Sophia will hopefully cool it a bit now that she is back in school with her friends again.  And she was moved into the 5-6 year old ballet class,  which she thinks is great to be with the "older" girls.  I think it's great because the class time is longer and I can breathe a sigh of relief that I am guaranteed 45 minutes of not hearing, "I'm thirsty. Come sit with me. Will you do my nails? I have an owie and I need a band-aid." And so on and so forth.  As an introvert, I am thoroughly exhausted having to deal with her lately.  Horrible, I know.

Ella has been Ella...cruising along, doing her thing.  She started her new gymnastics class and seems to love it.  She is moved up a level with the older girls and has her favorite teacher.  The owner of the club asked Ella to join the pre-team girls to challenge her skills more, but that was two days a week of practice and a huge tuition jump.  Good gosh.  The budget said no, as did my sanity. Little Miss Mary Lou Retton will have to wait a year or so before she can start two days a week of practice. It's hard to keep Andi corralled for two hours while her sister gets to jump, swing, and flip to her heart's content.

Now if only Daddy's schedule could really be an actual schedule.  It turns out he isn't getting home all that early with the new job.  And with less pay, crappier benefits, and the fact that he missed his end of year bonus by 1-1/2 months when he left his last position (me bitter about this? no.....), I'm feeling disenchanted with his new position as far as how it affects ME- and afterall, isn't everything about me?  Though he likes it.  A lot.  And, I suppose, that counts for something.  And they apparently like him, "You go home and tell your wife how very glad we are that you are here," the new boss told him a couple weeks ago. 

I don't know who Chuck Close is, but I am like minded with him when it comes to routine...

Having a routine, knowing what to do, gives me a sense of freedom and keeps me from going crazy. It’s calming. ~ Chuck Close

Tuesday, January 4, 2011

Reclaiming the Outdoors from the Cold

A few weeks ago I remembered what I used to do in previous winters. I would bundle my children up and we'd head outside and we'd all come in feeling better.

Our habit, when the weather is nice, is to go outside after lunch.  We had given this up when the weather turned cold; however, the days are long and boring and far too much TV watching has been occurring.  So it was time to do something.

And I think that my negative mood during winter comes in large part from the "I'm trapped inside" feeling.  In terms of cognitive therapy, this is an irrational thought that leads to me feeling like CRAP, so I decided to challenge that thought...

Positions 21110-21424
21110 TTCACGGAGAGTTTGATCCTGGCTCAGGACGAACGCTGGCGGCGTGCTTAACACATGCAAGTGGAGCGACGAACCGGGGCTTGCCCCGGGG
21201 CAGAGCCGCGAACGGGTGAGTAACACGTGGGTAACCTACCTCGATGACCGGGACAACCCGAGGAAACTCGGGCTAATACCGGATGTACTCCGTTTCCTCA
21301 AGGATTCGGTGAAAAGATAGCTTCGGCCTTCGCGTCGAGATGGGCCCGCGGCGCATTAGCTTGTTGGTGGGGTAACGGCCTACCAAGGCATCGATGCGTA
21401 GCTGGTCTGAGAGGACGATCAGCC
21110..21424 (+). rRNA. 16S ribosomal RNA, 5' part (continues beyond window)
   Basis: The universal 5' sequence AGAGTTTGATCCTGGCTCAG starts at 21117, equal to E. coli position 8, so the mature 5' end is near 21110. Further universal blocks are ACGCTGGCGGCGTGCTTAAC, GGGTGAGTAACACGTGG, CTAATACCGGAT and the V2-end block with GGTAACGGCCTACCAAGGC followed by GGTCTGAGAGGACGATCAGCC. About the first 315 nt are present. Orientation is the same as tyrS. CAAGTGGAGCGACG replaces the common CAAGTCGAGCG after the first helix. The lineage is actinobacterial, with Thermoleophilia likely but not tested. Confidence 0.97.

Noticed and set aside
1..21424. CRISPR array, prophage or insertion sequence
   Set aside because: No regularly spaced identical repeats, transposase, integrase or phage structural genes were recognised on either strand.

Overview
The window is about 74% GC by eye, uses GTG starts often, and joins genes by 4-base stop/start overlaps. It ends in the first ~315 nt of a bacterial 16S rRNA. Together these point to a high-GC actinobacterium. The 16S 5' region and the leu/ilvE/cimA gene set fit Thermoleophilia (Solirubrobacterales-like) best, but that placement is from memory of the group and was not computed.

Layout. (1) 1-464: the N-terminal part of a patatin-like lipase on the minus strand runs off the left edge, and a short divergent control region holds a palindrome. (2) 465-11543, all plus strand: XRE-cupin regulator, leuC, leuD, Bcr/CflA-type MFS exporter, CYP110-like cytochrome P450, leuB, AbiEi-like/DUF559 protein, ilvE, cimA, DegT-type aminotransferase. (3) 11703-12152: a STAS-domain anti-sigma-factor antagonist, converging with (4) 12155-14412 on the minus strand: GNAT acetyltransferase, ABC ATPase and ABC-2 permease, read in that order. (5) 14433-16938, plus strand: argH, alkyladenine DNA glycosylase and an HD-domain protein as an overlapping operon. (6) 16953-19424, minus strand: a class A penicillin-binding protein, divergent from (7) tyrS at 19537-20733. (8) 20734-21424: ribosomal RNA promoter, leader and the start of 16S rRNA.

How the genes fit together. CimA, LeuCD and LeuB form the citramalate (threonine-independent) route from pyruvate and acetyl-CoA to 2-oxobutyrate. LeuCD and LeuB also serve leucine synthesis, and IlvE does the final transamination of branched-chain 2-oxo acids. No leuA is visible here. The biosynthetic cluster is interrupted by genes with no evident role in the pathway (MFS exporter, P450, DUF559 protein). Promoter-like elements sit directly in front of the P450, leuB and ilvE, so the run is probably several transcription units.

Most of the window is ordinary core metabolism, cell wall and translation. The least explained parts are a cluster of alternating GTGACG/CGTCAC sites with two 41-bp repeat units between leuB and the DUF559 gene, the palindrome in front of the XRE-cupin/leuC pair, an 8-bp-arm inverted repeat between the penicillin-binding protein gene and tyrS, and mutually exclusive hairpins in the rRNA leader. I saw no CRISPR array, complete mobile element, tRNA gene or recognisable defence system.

So everyday, we finish our lunch and we spend a good 10 minutes bundling up, and then we head outside. Andi likes to wander. She isn't much of a sledder.  The big girls like to sled.  And I shovel, chip away at ice, follow Andi around, and respond to "Watch us Mommy!" by watching the twins bounce down the hill on their sled.

I don't think it was more than a few degrees today when we went out, so we only stayed out 10 minutes or so...but it still counts as another notch in our belt in the battle against the cold days of winter in MN. Plus, we need a good excuse to warrant making Penzey's Hot Chocolate and Caribou coffee everyday. 

There goes the "wanderer," headed out to do who knows what she does.

All bundled up and ready to head out.

Ella puts the amount of snow we have in perspective.

Sophia against our snowbank alongside the driveway.

What a thrill!  Finally tall enough to touch the stop sign, thanks to the snow.  And this picture is so much different than the time she wore a pair of heals and a suit.

Hanging out

Monday, January 3, 2011

Andi's New Year's Resolution

Andi has decided on a New Year's Resolution.  She wants to begin using underwear.  She has started toward this goal by insisting she sit on the toilet -- NOT the stupid little potty chair -- every evening before the bath. "Potty potty potty!"

She gets the step-stool out, puts it in front of the toilet, climbs up, sits there and in the last week, has pee pee'd twice!  What in the hell?! 

Then she says, "all done" and climbs down, gets the stool and puts it away.

I watch in amazement.  Who is this child?  She's not really 18 mos old, is she?

Andi communicates with short phrases, she repeats everything, and even inquired with me the other morning, "What happened?" when she saw the mess on the stove top.

I was a bit surprised, but answered her, "Mommy spilled the oatmeal."

To further my surprise, she replied with "Woops."

I don't think Andi realizes that she isn't the same age as her four-year-old sisters...but that's ok...she provides me with something to be surprised about or laugh about everyday. 

Xmas morning opening stockings

Opening presents at Bobo's; hat provided by Uncle Pancake and Aunt Head-er